WHAT a night for The Boys in Green.
After a disappointing performance against Belgium, Martin O’Neill decided to ring the changes for what was a must-win match against the Italians, and the players responded with a brilliant performance.
The six changes made by O’Neill ran through the spine of the team and were brave moves considering the importance of the match, although the Italian changes no doubt helped as well with many of their key performers rested.
From the first whistle, the Azzurri were on the back foot as Seamus Coleman set the tone with a tackle reminiscent of Roy Keane's against Marc Overmans in the do-or-die game against the Dutch at Lansdowne Road en route to the 2002 World Cup.
The energy and tempo was ferocious. It was allied to guile and Ireland got their just reward with a late, late winner courtesy of Robbie Brady after good work from the effervescent Wes Hoolihan.
Looking ahead, Ireland have a last 16 tie with hosts France, who will be wary of playing us as they will be the overwhelming favourites, whilst we have nothing to lose at this stage.
The French have flattered to deceive and their manager Didier Deschamps has changed his formation and players in every match so far in the pursuit of a winning formula.
Yet their performances have been mixed with unconvincing wins over Romania and Albania, as well as a goalless draw against Switzerland.
Ireland go into the game in high spirits whilst France will be unsure of what formation or players to go with, although they have match winners Ireland would kill for.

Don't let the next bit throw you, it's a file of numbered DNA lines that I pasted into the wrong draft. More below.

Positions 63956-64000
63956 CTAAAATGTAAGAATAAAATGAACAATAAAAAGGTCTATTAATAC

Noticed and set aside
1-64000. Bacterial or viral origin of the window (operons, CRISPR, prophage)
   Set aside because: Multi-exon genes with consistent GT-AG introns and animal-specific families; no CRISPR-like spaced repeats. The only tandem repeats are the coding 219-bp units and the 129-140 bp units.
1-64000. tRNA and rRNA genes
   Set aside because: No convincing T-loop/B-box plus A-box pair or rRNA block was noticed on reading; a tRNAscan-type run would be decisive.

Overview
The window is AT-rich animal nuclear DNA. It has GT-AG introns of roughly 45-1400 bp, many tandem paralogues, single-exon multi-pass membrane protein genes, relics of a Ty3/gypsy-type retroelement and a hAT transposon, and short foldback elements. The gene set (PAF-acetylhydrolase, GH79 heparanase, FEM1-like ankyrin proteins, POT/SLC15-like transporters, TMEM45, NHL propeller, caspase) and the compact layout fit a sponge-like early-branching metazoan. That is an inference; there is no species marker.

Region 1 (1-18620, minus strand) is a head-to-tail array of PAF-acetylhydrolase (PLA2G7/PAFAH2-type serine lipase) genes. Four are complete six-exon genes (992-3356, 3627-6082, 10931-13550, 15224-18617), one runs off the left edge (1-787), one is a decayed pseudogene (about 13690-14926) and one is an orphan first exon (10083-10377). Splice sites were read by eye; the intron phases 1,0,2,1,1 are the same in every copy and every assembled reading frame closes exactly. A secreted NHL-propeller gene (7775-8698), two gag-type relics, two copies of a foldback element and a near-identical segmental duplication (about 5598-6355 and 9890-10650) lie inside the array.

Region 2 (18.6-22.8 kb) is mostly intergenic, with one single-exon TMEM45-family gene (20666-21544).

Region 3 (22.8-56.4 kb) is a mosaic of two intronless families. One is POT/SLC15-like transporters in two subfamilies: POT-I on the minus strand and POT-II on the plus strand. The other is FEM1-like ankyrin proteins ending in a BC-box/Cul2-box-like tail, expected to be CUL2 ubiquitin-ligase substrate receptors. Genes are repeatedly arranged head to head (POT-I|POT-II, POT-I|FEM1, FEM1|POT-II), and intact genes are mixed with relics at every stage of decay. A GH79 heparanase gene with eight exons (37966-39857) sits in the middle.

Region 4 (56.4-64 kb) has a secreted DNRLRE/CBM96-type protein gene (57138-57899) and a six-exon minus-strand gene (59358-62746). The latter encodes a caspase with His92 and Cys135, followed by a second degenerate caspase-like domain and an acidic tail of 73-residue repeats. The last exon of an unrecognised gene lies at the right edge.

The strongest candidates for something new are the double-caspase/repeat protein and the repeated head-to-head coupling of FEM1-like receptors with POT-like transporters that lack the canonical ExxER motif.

Dimitri Payet and Antoine Griezmann are lethal on the ground whilst Oliver Giroud provides an aerial threat which Ireland struggled with against Sweden.In our favour, we have the pace of Shane Long allied to the trickery of Robbie Brady and Wes Hoolahan and our best hope is to match the French side in formation and keep close tabs on the aforementioned players.
The period between matches is so important now. I remember between matches in the 2002 World Cup, we would be allowed some free time to see our families or go out for the day to break the week up.
I remember going on the Japanese underground with Kenny Cunningham and Gary Breen and we spent most of the day lost, but it was good to get out and about.
At this stage, very little training is done. It’s about recovery of body and mind as they will need all their energy against the French, and you don't want to leave anything to chance on the training ground.
If I was Martin O’Neill heading into the pre-match press conference, I would want to be planting seeds of how we were denied a penalty on James McClean against Italy and how we were robbed by a handball last time against the French.
This way, when the referee hears those words ringing in his ears – that little old Ireland never get anything – that builds a siege mentality. It’s what Jose Mourinho is famous for.
In a knock-out game, anything can happen so let’s hope every eventuality is planned for.
Against Sweden, once we went 1-0 up, Ireland could have looked to shore things up at the back by playing a back three, as Italy have done.
This may be the plan for O’Neill, and that will mean penalties will be in the back of his mind.
Penalties are important to prepare for, with the order of paramount importance; you have to have your best takers up first with a clear strategy on the routine.
Now is the time where O’Neill and his staff come into their own, with plenty of time to plan before the match on Sunday, and I hope The Boys in Green put in another stellar performance to make us all proud.